11 February 2018, Sweetcrude, Abuja — Eight oil and gas companies failed to remit $65.57 million royalty on their gas output to the Federal Government in 2015, according to the latest audit report by the Nigeria Extractive Industry Transparency Initiative (NEITI).
NEITI, in its 2015 Oil and Gas industry Audit Report, listed the eight companies as Eroton, Chevron, AITEO, Shell Nigeria Exploration, and Production Company (SNEPCO), Nigerian Petroleum Development Company, NPDC, Frontier Oil, Pan-Ocean, and Seplat.
Specifically, the report put the outstanding liabilities of Eroton, Chevron, Aiteo and SNEPCO at $19.46 million, $3.81 million, $0.095 million and $7.03 million respectively, while NPDC, Frontier Oil, Pan-Ocean and Seplat’s outstanding liabilities to the country stood at $20.32 million, $3.66 million, $1.22 million and $9.99 million respectively.
The NEITI report said the failure of the companies to remit the stated amount had led to a huge revenue loss to the country, while it directed the Department of Petroleum Resources (DPR) to recover the outstanding amount from the eight defaulting companies.
The report explained that companies pay the royalty on gas on the basis of production and sales of gas, adding that royalty gas is the sum paid by a concessioner for the quantity of gas produced and sold.
According to the report, the applicable royalty rate on gas is Onshore 7% of the gas sale and Offshore 5% of the gas sale, noting that royalty on gas is payable to the DPR and paid in the United States dollar into JP Morgan Chase Bank Account domiciled with the Central Bank of Nigeria, CBN.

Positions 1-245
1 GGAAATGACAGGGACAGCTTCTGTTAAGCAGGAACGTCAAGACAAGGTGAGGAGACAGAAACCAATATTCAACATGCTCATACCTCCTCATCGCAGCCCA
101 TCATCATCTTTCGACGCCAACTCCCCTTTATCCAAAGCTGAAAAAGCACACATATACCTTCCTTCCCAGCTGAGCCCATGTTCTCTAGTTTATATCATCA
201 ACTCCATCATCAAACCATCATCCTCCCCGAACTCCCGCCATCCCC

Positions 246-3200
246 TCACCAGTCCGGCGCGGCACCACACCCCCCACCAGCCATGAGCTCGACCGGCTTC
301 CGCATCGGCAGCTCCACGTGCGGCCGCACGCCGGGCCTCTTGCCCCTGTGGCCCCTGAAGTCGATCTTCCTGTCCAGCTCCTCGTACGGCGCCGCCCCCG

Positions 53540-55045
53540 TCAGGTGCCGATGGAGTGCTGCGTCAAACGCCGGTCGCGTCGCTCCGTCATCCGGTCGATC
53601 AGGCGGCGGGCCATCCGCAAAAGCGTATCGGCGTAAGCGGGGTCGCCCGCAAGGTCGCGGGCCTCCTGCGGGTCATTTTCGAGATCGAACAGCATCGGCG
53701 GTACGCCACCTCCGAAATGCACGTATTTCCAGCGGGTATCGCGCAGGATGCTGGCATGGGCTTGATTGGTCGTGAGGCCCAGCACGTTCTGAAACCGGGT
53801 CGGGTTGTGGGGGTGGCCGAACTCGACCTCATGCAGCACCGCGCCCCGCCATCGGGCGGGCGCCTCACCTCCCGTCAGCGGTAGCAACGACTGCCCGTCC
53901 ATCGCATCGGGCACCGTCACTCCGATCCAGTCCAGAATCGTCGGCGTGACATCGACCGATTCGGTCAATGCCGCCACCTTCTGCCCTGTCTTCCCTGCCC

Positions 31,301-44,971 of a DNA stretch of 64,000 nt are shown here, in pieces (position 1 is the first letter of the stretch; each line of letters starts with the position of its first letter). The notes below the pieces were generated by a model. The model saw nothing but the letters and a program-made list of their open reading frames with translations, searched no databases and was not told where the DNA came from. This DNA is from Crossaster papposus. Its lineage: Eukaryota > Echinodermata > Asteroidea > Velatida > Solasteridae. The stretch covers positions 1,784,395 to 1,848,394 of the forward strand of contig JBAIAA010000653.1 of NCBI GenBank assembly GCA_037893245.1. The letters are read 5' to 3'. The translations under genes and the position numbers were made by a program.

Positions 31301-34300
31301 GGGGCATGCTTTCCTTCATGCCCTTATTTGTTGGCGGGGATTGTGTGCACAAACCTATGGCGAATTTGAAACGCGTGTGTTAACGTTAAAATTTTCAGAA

The report disclosed that the total royalty on gas received by the Federal Government in 2015 was $107.16 million, as against $62.361 million received in 2014, representing an increment of 58.19 percent or $44.798 million.
The report also noted that the companies injected gas to the Nigerian Liquefied Natural Gas (NLNG), stating, however, that there was no evidence of payment of royalty on gas in 2015, while the accrued liability from the gas injected sums up to $7.119 million payable by the companies.
Furthermore, the report disclosed that six companies, Allied Energy, Atlas, Britannia-U, New Cross, Prime E&P and Sheba E&P, did not provide gas production data, while it stated that $11.54 million was recorded as outstanding gas flare liability in the year under review.
It also lamented that the current gas flared penalty charge at N10 per 1,000 metric standard cubic feet (MSCF) has not served as a deterrent to gas flaring by companies, noting that if the Federal Executive Council (FEC) approved rate of $3.5 per 1000 mscf had been applied in 2015, gas flared penalty would have been$1.111 billion, as against the actual collection of $12.683 million, meaning an extra $1.098 billion would have accrued.
To this end, the report stated that “The new policy on minimal flaring as approved by the Federal Executive Council should be fully implemented. This will lead to a reduction in pollution rate and enhance government revenue from increased utilization of gas hitherto flared.
“Covered entities should be encouraged to provide relevant data as at when due to ease reconciliation. DPR should ensure that all applicable gas flared liabilities are paid by the operating companies. The government should enforce the new gas flared regime to deter gas flared on the one hand and promote investment in gas utilization and infrastructure development.”